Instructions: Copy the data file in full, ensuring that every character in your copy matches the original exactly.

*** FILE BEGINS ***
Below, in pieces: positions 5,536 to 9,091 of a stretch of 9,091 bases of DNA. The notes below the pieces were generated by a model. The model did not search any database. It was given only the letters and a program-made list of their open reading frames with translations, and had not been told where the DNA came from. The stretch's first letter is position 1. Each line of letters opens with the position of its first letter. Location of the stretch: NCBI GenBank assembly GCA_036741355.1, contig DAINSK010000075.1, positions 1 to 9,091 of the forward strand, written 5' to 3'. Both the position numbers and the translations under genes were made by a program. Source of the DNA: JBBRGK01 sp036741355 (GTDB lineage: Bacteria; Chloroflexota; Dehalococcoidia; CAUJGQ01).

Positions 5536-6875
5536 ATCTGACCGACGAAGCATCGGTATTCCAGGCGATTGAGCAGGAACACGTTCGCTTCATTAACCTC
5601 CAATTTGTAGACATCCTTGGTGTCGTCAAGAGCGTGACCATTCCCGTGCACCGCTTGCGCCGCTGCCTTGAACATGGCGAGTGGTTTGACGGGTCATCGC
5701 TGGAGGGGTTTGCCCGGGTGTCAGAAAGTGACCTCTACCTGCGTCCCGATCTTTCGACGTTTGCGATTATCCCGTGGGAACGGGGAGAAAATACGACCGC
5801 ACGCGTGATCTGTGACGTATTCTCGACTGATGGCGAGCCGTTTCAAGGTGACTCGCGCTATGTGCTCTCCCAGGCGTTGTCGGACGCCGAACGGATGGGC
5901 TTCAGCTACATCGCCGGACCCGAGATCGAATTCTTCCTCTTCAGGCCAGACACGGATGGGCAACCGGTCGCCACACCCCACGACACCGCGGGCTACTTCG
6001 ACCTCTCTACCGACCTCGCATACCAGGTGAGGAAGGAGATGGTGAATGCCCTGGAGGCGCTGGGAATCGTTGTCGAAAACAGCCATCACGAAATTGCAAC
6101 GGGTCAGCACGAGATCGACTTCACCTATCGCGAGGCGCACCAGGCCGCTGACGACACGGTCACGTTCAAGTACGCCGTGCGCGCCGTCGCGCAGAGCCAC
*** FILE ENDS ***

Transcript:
Below, in pieces: positions 5,536 to 9,091 of a stretch of 9,091 bases of DNA. The notes below the pieces were generated by a model. The model did not search any database. It was given only the letters and a program-made list of their open reading frames with translations, and had not been told where the DNA came from. The stretch's first letter is position 1. Each line of letters opens with the position of its first letter. Location of the stretch: NCBI GenBank assembly GCA_036741355.1, contig DAINSK010000075.1, positions 1 to 9,091 of the forward strand, written 5' to 3'. Both the position numbers and the translations under genes were made by a program. Source of the DNA: JBBRGK01 sp036741355 (GTDB lineage: Bacteria; Chloroflexota; Dehalococcoidia; CAUJGQ01).

Positions 5536-6875
5536 ATCTGACCGACGAAGCATCGGTATTCCAGGCGATTGAGCAGGAACACGTTCGCTTCATTAACCTC
5601 CAATTTGTAGACATCCTTGGTGTCGTCAAGAGCGTGACCATTCCCGTGCACCGCTTGCGCCGCTGCCTTGAACATGGCGAGTGGTTTGACGGGTCATCGC
5701 TGGAGGGGTTTGCCCGGGTGTCAGAAAGTGACCTCTACCTGCGTCCCGATCTTTCGACGTTTGCGATTATCCCGTGGGAACGGGGAGAAAATACGACCGC
5801 ACGCGTGATCTGTGACGTATTCTCGACTGATGGCGAGCCGTTTCAAGGTGACTCGCGCTATGTGCTCTCCCAGGCGTTGTCGGACGCCGAACGGATGGGC
5901 TTCAGCTACATCGCCGGACCCGAGATCGAATTCTTCCTCTTCAGGCCAGACACGGATGGGCAACCGGTCGCCACACCCCACGACACCGCGGGCTACTTCG
6001 ACCTCTCTACCGACCTCGCATACCAGGTGAGGAAGGAGATGGTGAATGCCCTGGAGGCGCTGGGAATCGTTGTCGAAAACAGCCATCACGAAATTGCAAC
6101 GGGTCAGCACGAGATCGACTTCACCTATCGCGAGGCGCACCAGGCCGCTGACGACACGGTCACGTTCAAGTACGCCGTGCGCGCCGTCGCGCAGAGCCAC